The naked body is a universal image. It says something about all aspects of society; it deals with the objectification of woman in art through challenging of ‘the male gaze’ as is done by Dragana Jurisic in her 100 Muses series, it deals with issues of health as in Billy Quinn’s series in honour of friends who had died of AIDS, as well as offering subtle comments on religion as we see coming through in Quinn’s work and William Orpen’s 1916 The Holy Well, and much more. The Naked Truth; The Nude in Irish Art exhibition is an excellent example of the many comments that the naked body and the nude have to offer on a personal level and on a societal level, and beyond.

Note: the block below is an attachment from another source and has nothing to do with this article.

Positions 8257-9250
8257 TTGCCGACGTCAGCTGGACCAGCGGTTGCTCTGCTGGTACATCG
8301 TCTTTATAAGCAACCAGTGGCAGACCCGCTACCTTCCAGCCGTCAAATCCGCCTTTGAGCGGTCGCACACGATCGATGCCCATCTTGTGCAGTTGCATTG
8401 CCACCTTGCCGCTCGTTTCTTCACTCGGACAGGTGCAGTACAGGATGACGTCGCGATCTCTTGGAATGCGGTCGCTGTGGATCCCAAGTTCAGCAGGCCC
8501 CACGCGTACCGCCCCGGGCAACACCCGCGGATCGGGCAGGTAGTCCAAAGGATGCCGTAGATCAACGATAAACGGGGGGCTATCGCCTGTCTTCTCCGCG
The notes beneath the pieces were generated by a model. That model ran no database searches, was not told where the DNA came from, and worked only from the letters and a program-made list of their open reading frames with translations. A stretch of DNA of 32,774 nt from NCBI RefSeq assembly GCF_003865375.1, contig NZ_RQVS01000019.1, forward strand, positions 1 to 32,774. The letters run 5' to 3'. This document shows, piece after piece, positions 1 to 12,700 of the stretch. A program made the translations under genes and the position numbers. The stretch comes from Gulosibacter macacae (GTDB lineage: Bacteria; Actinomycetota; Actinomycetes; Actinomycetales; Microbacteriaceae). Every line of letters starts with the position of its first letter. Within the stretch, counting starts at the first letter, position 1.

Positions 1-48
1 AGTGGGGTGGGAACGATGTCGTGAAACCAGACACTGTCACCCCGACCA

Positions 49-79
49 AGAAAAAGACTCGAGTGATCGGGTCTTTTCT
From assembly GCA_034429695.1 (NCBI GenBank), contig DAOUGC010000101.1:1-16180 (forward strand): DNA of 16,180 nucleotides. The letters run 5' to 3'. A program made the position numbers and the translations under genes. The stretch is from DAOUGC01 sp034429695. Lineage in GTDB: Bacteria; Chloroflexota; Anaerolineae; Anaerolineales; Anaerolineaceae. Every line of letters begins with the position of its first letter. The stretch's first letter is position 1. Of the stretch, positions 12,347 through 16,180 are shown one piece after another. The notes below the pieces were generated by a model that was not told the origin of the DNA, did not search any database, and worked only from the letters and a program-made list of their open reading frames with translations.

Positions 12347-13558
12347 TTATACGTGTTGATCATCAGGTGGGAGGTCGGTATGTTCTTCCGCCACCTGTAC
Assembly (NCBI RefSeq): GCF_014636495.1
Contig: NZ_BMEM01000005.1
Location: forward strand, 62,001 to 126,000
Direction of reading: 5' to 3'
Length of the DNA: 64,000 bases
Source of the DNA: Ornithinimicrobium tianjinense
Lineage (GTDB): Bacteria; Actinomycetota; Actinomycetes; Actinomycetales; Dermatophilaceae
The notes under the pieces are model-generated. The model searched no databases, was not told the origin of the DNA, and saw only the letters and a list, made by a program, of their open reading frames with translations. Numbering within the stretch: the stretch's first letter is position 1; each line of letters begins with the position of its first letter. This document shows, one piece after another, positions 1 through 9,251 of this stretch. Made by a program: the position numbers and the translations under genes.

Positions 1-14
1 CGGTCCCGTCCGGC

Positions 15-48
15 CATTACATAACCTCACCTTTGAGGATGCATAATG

“It’s not just about representation; it’s about how you feel, the context, what you bring and what your own histories are when you see a work, and what questions the work asks of you. A work should ask you a lot of questions if it’s a really good work – that’s my own point of view.”

Dawn Williams